SA sees a sharp rise in abject hunger due to Covid-19


As South Africa is in the tenth week of national lockdown to curb the spread of the Covid-19 pandemic, the country has seen a sharp rise in poverty resulting in abject hunger. A growing number of citizens live from hand to mouth and depend on daily handouts to survive. Vulnerable children are further disenfranchised in this new unfortunate reality.

In a national address, President Cyril Ramaphosa said that the top priorities for the financial relief package are to combat the virus and relieving “hunger and social distress”.

MAMAS Alliance has responded to this urgent need across South Africa by providing food parcels through its partner NGOs.

One such successful collaboration has been with the HCI Foundation and the eMedia COVID-19 Relief Fund. To date 3141 parcels have been distributed, ensuring the food security of over 12,500 people for one month. The HCI Foundation is the vehicle for the social investment programme of investment holding company Hosken Consolidated Investments Limited.

According to Jamala Safari, CEO at HCI Foundation, “We are acutely aware of the increasing levels of hunger in many communities across the country whilst people wait for Government and other sources of assistance to roll out. It is for this reason we that have been working with a network of organisations across the country who we know and trust and who have local knowledge and experience to make sure that food parcels reach the families they are intended for.”

In the MAMAS Alliance network, the impact of these parcels has been life-saving across the 10 communities we focused on in the Northern part of South Africa, which is often far away from economic nodes. The parcels contain essentials such as maize meal, samp, sugar, split peas, soya mince, soup, porridge, cooking oil, laundry soap, etc. Families chosen to receive food parcels are pre-screened by the local NGOs, who have deep knowledge of specific community needs.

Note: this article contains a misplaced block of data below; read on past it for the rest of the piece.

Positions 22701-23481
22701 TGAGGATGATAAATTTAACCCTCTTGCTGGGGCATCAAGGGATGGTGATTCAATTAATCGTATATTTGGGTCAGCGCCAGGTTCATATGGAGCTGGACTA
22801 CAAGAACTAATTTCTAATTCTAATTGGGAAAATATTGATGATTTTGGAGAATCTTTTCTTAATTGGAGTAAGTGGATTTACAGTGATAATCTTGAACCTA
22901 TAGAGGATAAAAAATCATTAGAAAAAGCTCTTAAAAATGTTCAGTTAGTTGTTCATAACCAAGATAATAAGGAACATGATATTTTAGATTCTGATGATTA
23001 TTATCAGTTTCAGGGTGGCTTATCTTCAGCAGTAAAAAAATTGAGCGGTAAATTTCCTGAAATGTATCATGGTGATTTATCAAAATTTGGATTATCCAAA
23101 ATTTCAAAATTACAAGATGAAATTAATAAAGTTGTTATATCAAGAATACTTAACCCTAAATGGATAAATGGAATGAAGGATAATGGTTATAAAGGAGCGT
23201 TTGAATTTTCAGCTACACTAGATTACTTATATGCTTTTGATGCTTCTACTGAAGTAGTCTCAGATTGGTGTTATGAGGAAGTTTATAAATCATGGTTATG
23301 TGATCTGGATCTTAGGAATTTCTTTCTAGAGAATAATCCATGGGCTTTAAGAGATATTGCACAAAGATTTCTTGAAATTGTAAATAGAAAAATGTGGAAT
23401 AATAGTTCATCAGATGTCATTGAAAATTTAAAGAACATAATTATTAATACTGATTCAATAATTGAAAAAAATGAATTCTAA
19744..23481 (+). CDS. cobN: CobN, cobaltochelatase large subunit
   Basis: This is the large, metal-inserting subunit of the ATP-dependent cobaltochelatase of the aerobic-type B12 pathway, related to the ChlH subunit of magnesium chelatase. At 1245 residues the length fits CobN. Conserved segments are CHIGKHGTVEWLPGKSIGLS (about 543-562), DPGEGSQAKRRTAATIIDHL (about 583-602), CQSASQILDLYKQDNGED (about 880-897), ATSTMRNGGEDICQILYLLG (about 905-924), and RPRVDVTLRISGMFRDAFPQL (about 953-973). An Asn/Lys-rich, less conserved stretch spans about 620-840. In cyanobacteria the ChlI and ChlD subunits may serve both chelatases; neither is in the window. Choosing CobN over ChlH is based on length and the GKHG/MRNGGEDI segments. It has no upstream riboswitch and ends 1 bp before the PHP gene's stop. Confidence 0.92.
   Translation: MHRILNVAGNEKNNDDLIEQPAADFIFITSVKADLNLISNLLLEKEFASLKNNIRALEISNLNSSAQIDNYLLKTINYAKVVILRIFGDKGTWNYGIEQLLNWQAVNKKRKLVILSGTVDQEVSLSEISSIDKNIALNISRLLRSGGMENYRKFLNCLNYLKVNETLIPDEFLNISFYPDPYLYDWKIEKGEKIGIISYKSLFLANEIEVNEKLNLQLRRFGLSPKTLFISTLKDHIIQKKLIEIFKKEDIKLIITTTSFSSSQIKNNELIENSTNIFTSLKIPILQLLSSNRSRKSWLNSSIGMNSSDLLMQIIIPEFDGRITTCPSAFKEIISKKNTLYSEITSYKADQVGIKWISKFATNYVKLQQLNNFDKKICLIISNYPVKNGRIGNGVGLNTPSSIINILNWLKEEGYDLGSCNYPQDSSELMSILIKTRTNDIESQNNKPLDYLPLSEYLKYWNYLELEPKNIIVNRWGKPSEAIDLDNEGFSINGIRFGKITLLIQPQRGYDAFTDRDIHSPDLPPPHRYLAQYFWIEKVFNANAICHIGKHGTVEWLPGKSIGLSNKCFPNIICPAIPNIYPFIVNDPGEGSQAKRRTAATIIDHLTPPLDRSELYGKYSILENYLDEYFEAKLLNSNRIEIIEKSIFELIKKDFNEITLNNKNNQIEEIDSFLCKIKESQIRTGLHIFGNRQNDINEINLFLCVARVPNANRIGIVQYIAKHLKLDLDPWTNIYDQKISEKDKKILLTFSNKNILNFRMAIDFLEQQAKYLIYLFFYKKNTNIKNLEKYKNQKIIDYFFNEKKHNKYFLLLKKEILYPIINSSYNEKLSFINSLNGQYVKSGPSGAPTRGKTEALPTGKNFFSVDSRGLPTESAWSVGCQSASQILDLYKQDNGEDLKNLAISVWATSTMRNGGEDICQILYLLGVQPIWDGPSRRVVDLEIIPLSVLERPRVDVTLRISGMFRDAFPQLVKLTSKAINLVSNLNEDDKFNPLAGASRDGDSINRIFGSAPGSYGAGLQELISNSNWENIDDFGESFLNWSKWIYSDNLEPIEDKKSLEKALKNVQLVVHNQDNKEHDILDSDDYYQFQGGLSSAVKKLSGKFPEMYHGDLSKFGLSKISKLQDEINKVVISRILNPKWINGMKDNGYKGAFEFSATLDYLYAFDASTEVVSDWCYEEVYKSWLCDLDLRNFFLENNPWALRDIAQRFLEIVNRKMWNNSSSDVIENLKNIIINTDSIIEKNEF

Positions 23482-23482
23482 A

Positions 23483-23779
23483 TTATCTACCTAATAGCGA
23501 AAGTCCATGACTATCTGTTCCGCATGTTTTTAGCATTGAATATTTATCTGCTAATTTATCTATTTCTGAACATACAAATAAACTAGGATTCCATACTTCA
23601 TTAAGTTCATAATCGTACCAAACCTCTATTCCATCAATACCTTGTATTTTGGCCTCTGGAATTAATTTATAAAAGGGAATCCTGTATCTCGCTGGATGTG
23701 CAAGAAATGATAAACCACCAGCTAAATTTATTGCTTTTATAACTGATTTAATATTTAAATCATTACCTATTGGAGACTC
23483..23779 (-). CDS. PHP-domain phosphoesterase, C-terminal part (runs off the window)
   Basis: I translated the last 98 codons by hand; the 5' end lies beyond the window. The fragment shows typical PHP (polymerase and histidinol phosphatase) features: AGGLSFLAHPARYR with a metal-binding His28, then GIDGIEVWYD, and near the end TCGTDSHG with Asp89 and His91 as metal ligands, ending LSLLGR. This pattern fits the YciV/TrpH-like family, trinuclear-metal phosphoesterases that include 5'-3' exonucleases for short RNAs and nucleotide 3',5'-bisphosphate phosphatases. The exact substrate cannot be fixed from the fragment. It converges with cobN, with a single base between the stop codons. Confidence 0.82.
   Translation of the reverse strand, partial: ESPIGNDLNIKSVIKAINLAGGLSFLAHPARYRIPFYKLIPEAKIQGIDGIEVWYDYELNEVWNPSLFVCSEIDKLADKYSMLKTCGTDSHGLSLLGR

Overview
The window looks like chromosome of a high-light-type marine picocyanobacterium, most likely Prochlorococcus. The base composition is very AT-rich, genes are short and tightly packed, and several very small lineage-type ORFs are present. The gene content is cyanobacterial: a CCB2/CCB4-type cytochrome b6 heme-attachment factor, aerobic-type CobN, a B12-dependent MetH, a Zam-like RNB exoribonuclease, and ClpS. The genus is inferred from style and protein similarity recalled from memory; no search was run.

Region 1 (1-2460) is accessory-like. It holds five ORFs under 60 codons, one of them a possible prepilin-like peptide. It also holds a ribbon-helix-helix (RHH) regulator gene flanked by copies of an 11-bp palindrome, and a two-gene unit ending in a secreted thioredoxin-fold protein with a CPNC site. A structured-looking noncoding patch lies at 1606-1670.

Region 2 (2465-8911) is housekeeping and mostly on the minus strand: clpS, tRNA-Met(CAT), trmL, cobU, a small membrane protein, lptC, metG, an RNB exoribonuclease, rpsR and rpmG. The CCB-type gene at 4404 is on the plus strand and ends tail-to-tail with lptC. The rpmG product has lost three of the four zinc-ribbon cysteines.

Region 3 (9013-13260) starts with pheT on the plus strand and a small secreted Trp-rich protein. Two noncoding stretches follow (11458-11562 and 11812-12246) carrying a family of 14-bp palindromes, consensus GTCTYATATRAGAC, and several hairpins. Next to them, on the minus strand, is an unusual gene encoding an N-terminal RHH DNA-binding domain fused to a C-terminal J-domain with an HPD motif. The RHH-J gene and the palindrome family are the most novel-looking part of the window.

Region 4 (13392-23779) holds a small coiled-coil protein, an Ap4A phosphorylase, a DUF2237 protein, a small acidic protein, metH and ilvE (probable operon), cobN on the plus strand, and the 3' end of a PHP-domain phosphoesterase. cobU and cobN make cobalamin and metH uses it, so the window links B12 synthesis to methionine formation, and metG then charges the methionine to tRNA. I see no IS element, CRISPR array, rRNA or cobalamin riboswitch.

South Africa already has a staggering unemployment rate at 29 percent, as reported earlier this year. This figure has spiked significantly as a result of job losses of those working in casual employment and in the informal sector. This means that even larger numbers are now unable to provide for themselves and their families.

“Hunger relief is at the forefront of our efforts because the difference between ‘the haves’ and ‘the have-nots’ is extreme in the South Africa. This pandemic has only worsened it. The wealthy and the middle class can tap into savings to buy necessities, but there are many who have no income now, let alone reserves, to reach into to buy food. Corporate South Africa has a valuable role to play in crisis times like we are facing now. We need to help the children who are starving,” says Magali Malherbe, Managing Director for MAMAS Alliance.

While the lockdown may be working to flatten the curve of Covid-19 infection, it is undeniable that the immediate human cost is substantial.

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